Rating: 9.5 out of 10
I had been eagerly awaiting the new film, The Wind Rises (Kaze Tachinu) from the Japanese animated filmmaker Hayao Miyazaki, since its trailer hit the internet last fall. I have always been a fan of Miyazaki’s brilliant and creative work from the charming My Neighbor Totoro and Kiki’s Delivery Service to the epic Princess Monokoe and the nightmarish wonder of Spirited Away, and many more inspired visions. My interest towards Miyazaki has been rekindled in the last few weeks with the Oscar nomination for Best Animated Feature. With the positive reception coming out about this film, I was expecting a good movie. Most movies that I first have low expectations of I end up loving and most movies I have high expectations of I end up experiencing quite the opposite.
Not only did this movie exceed my already high expectations, but it is now tucked comfortably between Gravity and Her. I believe it is the second best film of 2013. This was the kind of movie that when it ends makes you say “wow.” You almost don’t want it to end. This film is an absolute masterpiece and sadly it is Miyazaki’s last, seeing that Miyazaki announced on September 1, 2013 that he was retiring at the ripe age of 72 (now 73) and this would be his last feature film. At the theater I saw the film at when “Studio Ghibli” and Hayao Miyazaki’s name flashed on the screen, multiple people in the audience began cheering. So this film is not a sad occasion. It is in fact a phenomenal goodbye to Hayao Miyazaki as a filmmaker.
The film follows a much fictionalized version of the life of Jiro Horikoshi, the engineer of the Mitsubishi Zero fighting planes used by the Japanese in World War II. The story starts with Jiro as a young boy who dreams of engineering planes and moves into his adult days working as an engineer.
The first thing to note about this film is its absolutely beautiful animation. What is so unique about the animation is its contrast. Jiro’s dreams are illustrated with Miyazaki’s trademark wildly imaginative animation depicting towering and gracefully gliding airplanes. Jiro’s idol, an Italian aeronautic engineer named Caproni, with a flamboyant mustache and suit fit right at home with these visuals. The film truly feels like a dream in these sequences. The look of Japan in the 1920′s, 30′s and 40′s are equally spellbinding and detailed down to a brick on a house. The animation goes from dreamy to realistic and at times even mixes the two together to create something equally joyous and melancholy. Miyazaki makes many unique animation choices such as how he portrays the Kanto Earthquake of 1923 and kamikaze attacks.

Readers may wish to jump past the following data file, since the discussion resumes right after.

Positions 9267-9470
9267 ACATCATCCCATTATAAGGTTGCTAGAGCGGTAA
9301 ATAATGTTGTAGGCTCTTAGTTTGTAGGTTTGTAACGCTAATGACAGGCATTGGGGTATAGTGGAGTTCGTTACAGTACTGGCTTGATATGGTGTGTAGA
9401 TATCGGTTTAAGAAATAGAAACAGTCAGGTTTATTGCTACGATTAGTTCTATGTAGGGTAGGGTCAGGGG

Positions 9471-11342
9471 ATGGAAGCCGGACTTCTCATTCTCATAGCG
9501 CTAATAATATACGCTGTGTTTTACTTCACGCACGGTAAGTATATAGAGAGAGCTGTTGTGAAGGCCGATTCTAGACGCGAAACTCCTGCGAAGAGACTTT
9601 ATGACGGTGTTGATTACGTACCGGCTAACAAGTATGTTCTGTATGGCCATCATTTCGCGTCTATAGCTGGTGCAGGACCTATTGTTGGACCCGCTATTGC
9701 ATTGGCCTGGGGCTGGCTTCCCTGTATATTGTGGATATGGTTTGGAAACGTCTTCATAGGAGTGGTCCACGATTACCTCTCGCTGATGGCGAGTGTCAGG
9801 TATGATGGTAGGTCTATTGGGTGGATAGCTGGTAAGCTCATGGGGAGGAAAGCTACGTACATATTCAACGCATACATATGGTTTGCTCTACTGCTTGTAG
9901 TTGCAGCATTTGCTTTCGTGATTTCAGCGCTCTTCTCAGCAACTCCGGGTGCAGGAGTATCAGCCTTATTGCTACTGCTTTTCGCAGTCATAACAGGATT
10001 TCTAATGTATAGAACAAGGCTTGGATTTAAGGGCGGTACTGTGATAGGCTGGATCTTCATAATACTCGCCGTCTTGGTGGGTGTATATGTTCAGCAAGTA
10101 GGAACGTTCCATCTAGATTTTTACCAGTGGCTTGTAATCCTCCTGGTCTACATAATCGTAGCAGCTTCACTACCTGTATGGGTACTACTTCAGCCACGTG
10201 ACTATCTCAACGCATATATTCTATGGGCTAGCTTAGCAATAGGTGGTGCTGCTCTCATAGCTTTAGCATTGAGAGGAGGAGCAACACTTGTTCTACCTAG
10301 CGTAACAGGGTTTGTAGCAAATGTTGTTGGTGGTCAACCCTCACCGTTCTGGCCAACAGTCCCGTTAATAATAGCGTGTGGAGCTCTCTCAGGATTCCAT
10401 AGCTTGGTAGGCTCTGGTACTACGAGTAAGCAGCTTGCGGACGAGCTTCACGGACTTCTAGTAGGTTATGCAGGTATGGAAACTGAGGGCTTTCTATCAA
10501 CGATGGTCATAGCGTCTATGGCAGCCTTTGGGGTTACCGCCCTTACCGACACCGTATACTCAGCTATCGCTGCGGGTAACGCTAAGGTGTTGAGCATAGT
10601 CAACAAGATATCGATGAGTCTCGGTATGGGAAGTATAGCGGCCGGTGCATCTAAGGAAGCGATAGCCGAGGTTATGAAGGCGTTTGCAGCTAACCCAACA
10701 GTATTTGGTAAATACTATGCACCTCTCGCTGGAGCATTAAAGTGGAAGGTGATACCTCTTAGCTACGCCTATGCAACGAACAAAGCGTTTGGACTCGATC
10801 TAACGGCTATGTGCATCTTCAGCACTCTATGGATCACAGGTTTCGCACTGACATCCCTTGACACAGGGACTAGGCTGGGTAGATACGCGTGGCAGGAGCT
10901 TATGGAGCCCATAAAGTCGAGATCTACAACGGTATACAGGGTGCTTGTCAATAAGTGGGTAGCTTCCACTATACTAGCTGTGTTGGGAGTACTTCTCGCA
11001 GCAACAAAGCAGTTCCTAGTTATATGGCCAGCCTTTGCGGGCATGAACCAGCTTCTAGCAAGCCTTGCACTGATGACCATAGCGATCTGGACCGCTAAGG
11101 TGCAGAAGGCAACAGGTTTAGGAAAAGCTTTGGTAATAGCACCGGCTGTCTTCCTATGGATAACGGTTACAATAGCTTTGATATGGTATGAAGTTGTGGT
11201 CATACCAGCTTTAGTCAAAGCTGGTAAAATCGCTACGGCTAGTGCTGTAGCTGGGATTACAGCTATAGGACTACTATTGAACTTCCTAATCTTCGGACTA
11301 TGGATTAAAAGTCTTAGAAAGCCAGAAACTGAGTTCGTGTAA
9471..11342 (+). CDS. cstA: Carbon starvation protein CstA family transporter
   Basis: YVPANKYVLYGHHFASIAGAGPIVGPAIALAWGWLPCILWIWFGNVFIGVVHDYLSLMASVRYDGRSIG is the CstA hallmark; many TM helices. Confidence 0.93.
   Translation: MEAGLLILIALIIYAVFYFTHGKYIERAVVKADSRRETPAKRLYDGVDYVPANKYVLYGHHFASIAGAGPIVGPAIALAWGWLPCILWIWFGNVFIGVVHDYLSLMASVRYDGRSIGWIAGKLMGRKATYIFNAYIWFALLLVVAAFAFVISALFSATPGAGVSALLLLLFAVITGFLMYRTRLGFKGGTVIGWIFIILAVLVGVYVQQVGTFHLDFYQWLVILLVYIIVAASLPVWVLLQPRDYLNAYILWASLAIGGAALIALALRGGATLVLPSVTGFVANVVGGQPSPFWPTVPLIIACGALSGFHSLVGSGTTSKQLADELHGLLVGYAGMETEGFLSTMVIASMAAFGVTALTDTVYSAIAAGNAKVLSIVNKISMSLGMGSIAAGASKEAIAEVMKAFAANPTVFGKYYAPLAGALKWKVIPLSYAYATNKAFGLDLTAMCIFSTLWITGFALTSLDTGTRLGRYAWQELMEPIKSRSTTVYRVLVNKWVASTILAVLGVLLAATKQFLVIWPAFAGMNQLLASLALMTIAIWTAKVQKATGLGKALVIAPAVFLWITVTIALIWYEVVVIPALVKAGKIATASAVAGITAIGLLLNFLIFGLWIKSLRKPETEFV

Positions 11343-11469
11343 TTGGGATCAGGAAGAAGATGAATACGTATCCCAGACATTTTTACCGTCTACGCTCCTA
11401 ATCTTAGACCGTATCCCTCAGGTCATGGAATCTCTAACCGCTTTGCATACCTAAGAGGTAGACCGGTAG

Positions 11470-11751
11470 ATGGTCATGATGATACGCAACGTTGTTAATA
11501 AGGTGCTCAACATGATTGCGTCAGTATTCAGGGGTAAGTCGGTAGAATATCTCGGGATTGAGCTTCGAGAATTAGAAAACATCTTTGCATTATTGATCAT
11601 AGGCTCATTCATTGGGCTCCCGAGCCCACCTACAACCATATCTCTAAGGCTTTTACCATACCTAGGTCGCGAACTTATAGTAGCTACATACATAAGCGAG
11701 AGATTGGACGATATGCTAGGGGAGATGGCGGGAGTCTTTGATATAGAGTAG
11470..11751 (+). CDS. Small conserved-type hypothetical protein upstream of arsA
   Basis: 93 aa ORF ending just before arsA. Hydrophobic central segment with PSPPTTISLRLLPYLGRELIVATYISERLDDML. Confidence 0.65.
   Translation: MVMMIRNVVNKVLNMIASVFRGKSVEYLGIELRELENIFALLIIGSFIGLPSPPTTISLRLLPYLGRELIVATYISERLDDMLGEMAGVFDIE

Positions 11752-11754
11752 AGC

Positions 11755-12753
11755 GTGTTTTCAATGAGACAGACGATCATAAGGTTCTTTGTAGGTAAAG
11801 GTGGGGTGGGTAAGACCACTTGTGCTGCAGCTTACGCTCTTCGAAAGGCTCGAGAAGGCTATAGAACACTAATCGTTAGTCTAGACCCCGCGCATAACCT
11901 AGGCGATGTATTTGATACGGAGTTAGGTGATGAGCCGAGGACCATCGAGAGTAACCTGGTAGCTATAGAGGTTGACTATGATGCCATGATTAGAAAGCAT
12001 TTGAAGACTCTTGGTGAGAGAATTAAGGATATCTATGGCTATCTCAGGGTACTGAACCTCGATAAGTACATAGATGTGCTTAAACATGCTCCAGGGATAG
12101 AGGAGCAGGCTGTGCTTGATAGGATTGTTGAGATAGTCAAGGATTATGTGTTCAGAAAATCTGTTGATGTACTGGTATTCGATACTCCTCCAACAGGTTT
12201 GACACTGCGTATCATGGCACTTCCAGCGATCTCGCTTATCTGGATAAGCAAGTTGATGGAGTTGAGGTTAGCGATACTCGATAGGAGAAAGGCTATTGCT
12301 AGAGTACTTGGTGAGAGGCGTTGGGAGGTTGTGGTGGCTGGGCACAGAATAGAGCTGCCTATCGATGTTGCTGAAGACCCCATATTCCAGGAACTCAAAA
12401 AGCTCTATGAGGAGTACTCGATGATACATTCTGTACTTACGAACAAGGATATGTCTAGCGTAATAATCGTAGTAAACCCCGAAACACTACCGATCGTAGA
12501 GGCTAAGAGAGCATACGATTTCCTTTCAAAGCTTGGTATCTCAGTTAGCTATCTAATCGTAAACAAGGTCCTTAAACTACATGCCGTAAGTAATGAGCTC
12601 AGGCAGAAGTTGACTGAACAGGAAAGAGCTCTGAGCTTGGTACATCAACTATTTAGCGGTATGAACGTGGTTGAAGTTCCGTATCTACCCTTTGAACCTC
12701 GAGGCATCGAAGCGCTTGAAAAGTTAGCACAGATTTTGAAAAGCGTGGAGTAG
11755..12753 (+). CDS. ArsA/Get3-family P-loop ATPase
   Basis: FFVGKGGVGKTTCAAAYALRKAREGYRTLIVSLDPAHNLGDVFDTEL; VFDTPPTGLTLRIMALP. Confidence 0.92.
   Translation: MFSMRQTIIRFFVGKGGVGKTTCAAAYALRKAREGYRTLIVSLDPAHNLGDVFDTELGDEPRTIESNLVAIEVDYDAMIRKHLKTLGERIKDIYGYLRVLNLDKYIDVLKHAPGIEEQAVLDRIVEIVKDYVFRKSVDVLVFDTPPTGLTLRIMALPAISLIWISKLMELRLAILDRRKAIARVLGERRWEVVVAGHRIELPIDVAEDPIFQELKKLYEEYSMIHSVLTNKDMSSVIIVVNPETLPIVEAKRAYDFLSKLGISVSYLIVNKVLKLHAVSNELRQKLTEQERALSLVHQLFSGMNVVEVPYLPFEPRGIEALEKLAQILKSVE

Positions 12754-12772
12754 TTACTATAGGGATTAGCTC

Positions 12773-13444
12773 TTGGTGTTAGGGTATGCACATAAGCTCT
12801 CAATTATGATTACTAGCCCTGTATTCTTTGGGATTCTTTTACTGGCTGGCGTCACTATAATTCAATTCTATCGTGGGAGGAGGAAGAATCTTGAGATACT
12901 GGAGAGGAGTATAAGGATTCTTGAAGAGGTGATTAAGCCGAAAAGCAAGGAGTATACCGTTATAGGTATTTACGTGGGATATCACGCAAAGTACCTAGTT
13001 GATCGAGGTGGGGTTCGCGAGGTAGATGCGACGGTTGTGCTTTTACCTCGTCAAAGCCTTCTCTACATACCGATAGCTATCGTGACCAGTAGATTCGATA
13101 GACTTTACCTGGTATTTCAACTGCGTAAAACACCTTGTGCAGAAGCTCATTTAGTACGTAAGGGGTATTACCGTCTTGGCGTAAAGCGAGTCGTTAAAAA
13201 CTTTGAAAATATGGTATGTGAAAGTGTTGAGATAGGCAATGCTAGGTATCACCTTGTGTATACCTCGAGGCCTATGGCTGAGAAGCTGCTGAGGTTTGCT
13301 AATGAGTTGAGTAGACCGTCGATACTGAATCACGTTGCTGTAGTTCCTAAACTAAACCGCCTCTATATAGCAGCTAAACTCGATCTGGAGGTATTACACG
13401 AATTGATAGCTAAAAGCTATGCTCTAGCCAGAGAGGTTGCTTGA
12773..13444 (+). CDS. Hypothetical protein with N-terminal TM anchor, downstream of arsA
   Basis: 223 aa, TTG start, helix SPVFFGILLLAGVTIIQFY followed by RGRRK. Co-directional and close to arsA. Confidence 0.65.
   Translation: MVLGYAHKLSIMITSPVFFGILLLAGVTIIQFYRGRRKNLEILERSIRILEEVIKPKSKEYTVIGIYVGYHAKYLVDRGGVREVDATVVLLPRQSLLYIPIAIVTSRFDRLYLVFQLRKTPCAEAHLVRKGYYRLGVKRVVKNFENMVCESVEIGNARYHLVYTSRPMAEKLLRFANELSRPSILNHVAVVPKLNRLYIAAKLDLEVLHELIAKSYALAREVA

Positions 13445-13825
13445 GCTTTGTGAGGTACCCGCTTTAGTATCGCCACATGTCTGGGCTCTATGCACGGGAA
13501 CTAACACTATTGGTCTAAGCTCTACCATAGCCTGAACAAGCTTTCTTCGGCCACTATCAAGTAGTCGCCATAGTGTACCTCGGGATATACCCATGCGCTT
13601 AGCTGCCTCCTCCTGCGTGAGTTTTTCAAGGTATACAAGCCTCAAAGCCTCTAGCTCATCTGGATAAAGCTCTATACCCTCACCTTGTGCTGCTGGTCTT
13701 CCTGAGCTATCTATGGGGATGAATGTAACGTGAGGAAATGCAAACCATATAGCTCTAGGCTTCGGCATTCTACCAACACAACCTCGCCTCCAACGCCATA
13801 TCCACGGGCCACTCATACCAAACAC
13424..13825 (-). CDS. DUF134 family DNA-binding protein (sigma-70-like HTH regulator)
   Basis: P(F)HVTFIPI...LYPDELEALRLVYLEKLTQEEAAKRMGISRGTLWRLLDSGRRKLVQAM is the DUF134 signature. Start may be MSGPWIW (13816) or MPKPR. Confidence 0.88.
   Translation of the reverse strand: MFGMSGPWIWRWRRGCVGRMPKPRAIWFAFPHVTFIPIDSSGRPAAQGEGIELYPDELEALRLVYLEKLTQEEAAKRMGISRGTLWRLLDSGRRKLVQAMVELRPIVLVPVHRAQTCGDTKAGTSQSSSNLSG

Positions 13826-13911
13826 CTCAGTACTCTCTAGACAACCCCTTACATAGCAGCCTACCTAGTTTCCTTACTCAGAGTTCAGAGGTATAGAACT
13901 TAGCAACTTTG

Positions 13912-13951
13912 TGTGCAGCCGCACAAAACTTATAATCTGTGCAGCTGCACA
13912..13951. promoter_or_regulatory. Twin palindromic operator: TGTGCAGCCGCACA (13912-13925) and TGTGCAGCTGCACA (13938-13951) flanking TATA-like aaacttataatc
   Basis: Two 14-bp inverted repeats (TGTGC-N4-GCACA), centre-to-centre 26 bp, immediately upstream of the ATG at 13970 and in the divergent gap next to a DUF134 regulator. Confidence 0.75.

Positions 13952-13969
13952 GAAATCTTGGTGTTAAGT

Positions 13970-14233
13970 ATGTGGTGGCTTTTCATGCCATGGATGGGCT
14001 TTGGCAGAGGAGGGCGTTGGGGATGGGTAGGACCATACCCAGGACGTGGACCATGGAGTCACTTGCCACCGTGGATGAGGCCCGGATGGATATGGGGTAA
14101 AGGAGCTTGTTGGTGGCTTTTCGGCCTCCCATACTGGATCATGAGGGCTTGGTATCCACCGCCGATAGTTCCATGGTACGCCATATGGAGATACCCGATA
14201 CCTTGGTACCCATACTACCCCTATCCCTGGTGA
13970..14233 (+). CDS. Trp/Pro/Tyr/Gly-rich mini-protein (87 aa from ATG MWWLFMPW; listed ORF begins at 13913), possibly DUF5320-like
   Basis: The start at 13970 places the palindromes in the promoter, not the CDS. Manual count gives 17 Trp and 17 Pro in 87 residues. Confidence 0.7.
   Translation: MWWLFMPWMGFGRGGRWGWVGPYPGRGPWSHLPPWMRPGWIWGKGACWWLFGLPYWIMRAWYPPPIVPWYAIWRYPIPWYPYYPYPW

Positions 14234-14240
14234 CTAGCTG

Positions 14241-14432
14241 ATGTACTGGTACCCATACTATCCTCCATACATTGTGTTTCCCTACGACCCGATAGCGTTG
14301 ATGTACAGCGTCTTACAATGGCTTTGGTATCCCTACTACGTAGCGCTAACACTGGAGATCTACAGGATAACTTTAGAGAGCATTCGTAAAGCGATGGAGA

In a world where CGI has been taking over the animation industry for years, hand-drawn animation is becoming less popular year after year. Sadly, Miyazaki’s retirement will only make this form of animation die much more quickly. Everything is so full of detail and power. The traditional drawing style only makes it seem more authentic. There were multiple scenes when I reached to get popcorn and got so wrapped in the tapestry the film was weaving that I would look down at my hand 5 minutes later forgetting I went to get popcorn. This movie also proves that an animated film does not need stupid pop-culture references to be good but can stand on its own using a good story. I keep using the word beautiful because simply there is no other word to describe it. Even the scenes that depict the failure of Jiro’s planes and its wreckage, the effects of tuberculosis on a character and the aftermath of the earthquake are powerful and bittersweet; tragic but beautiful.
One thing to note about this film and all of Miyazaki’s films generally is how racially ambiguous Miyazaki’s characters are animated. When characters are in crowds or at far distances their nationality is clearer but when Miyazaki’s characters are front and center, their race is not what is important. This film features Japanese, German, and Italian characters that really do not look all too different than each other. Although many people claim to not see things in a black and white sort of way, Miyazaki shows his disregard for defining race by establishing the ethnic background of a character through setting.
In addition to that, Miyazaki has made a very human film. Japanese culture by tradition is a very honorable and strict society. In the time of World War II it was even stricter. But Miyazaki shows the softer side of this culture. One interesting scene shows when Jiro is reunited with his lover Naoko and they lose their composure and run to embrace each other. It proves that even in the strictest of societies, love abides. Leading to my next point, a great feature of the film unlike Miyazaki’s previous feature, Ponyo, which in my opinion had great visuals but lacked a developed story, is that not only is the animation fantastic but the story and screenplay are just as good.
The script for this film is surprisingly strong and the story is compelling. I’ve noticed about Hayao Miyazaki that he really understands human behavior. Miyazaki is not exactly famous for his screenplays, but he should be; All of his characters–man, woman, child or bathhouse witch–are all very strong. I saw the film in Japanese with subtitles, as I read I could not help noticing how strong the writing was. All of the dialogue sounds like actual conversations that people would have and are not stilted in the slightest. This really makes the romance that appears between Jiro and Naoko so genuine and believable. In addition, conversations between Jiro and his younger sister reminded me of the relationship between me and my sister. This says a lot considering this film takes place pre-World War II in Japan. Also, when it wants to, this film can be very funny. It can be very sad when it wants to as well.